The Treasure Hunter

A blog by Joanne Yatvin

Who Should Be Designing School Curricula?

on April 30, 2016

Today’s post was written by Lynn Stoddard, a retired educator who speaks and writes about transforming our education system.  It was originally published in the Deseret News. I ‘d be interested in hearing what readers think about his idea of personalized curricula.


What would American culture be like if teachers had been respected and trusted enough to determine the learning needs of each student and help him or her develop unique talents and use them to benefit society?

— Albert Einstein

Ever since Einstein said these words many years ago, our country has had standardized education. Has our culture been harmed?

Roger Williams, in his book “You Are Extraordinary,” said this: “You are not built like anyone else. … If we are trying by education and training to make people uniform, we are failing dismally. Every person continues to carry with him a host of desires, tendencies and attitudes that are an outgrowth of his own inborn, highly distinctive makeup and unique development. Millions have been ruined psychologically because of a failure to recognize this fact.”

Perhaps the largest damage to our culture is the countless people who have died with their music still in them because they attended schools devoted to standardizing students. An eighth-grade boy in Farmington composed music for full orchestra, with 29 instruments — brass, woodwinds, percussion and strings — a piece that was so good it was chosen to be played at the State Music Educators Conference. Sadly, he did not go on to become another phenomenal composer like Mozart or Andrew Lloyd Webber, because he had to spend so much time with higher math and other required subjects.

What would American culture be like if teachers had been respected and trusted enough to determine the learning needs of each student and help him or her develop unique talents and use them to benefit society? What would have happened if, instead of trying to make students fit a standardized curriculum, teachers had helped students magnify their positive differences?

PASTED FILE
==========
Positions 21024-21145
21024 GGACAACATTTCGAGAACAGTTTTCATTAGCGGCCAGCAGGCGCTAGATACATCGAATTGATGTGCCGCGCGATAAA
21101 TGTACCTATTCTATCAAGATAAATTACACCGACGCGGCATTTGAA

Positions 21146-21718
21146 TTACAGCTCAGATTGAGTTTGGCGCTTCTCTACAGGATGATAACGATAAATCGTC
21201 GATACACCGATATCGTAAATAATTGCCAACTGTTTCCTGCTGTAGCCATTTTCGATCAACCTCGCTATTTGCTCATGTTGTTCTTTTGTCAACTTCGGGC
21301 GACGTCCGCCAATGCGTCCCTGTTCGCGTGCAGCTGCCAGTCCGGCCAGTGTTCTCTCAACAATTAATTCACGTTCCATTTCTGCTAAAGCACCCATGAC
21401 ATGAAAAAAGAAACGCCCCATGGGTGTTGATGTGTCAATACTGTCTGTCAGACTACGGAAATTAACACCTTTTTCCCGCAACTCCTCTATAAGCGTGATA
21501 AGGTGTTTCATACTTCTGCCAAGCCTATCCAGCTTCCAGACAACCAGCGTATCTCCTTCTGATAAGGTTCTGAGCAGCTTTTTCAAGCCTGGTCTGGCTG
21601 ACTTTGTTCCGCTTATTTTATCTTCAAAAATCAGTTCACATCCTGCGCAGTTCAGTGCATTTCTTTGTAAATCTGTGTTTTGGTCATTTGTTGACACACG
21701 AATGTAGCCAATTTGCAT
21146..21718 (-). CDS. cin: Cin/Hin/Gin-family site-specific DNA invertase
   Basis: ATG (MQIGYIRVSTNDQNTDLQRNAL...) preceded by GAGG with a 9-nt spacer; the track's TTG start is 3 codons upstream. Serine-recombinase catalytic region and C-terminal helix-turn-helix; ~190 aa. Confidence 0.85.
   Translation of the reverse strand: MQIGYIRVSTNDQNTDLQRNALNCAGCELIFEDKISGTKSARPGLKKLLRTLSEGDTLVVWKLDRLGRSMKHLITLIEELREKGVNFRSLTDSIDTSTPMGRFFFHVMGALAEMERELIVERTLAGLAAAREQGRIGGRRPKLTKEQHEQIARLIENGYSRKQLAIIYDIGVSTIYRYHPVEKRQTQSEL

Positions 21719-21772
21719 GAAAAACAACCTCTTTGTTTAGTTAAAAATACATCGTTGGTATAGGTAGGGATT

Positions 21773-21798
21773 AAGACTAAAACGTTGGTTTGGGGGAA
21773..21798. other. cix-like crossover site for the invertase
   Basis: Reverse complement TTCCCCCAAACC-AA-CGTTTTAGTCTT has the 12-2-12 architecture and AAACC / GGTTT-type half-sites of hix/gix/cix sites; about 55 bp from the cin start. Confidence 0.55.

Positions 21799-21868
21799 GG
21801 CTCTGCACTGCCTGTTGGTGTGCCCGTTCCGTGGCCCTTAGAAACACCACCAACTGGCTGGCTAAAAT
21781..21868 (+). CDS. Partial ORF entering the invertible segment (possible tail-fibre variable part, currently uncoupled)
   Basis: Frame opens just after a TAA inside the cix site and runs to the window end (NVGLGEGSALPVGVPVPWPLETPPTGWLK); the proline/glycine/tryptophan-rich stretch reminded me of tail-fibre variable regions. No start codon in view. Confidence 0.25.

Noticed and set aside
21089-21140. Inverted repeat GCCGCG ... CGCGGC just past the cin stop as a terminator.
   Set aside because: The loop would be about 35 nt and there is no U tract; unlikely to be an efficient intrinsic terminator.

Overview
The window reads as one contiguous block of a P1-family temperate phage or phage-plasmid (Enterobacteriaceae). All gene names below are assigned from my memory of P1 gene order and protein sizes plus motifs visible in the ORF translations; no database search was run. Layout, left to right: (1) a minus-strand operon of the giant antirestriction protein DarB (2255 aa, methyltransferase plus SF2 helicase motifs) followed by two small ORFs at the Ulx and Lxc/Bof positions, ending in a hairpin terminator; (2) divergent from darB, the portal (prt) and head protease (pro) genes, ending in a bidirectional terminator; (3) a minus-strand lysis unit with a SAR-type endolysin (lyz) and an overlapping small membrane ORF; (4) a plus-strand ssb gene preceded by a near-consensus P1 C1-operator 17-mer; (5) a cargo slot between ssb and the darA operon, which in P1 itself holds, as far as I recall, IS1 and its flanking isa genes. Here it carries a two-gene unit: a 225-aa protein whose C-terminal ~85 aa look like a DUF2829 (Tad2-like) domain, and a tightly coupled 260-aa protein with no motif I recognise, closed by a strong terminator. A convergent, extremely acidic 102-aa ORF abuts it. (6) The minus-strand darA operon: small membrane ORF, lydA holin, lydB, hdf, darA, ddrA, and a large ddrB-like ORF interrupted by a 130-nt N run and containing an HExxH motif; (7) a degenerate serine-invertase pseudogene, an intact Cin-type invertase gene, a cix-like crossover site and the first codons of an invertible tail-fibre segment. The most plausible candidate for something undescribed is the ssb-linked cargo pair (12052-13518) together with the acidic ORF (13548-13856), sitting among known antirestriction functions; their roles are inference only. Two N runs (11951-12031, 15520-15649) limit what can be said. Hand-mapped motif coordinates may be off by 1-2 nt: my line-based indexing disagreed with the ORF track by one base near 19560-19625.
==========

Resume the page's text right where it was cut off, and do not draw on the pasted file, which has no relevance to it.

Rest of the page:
We can get some answers from the only teachers who are now allowed to personalize education: athletics coaches and arts teachers. These teachers see benefit in letting students try out for positions on the athletic team or for a part in the school musical. Coaches understand why sprinters should not be required to throw the shot put, or weightlifters to high jump. Choir teachers understand why high tenors cannot sing the bass part.

We can learn from good coaches and arts teachers what it means to personalize education:

  • Teachers perform at a higher, professional level when they are free to determine the needs of each student and design curricula for them.
  • When students choose what they want to learn, with guidance from parents and teachers, they achieve at a much higher level — not at a standardized, predetermined level, but at an individual level.
  • Coaches and arts teachers know that assessment for uniform knowledge and behavior is inappropriate because all students are different.
  • Personalized education results in meaningful participation from parents, engaged students and high teacher morale.
  • Truancy, bullying, dropouts and school-induced suicides are virtually eliminated when each student is helped to excel in his or her unique talents.

The best thing that can now happen to our culture is to let all teachers perform as professionals, not as servants to an obsolete curriculum. Let teachers magnify student differences rather than uselessly trying to make students alike in knowledge and skills.

Now that the State Board of Education is looking for a new superintendent, we propose it find an extraordinary educator who can lead Utah to develop a personalized school system. Our great state should lead the nation in this imperative endeavor before more people are cheated from developing their full, individual potentials.

 

 

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One response to “Who Should Be Designing School Curricula?

  1. Shaari says:

    Thanks for the positive read this morning. I am currently suffering from being a disagreeable teacher to all the standardization expected in educating my young students.

    Like

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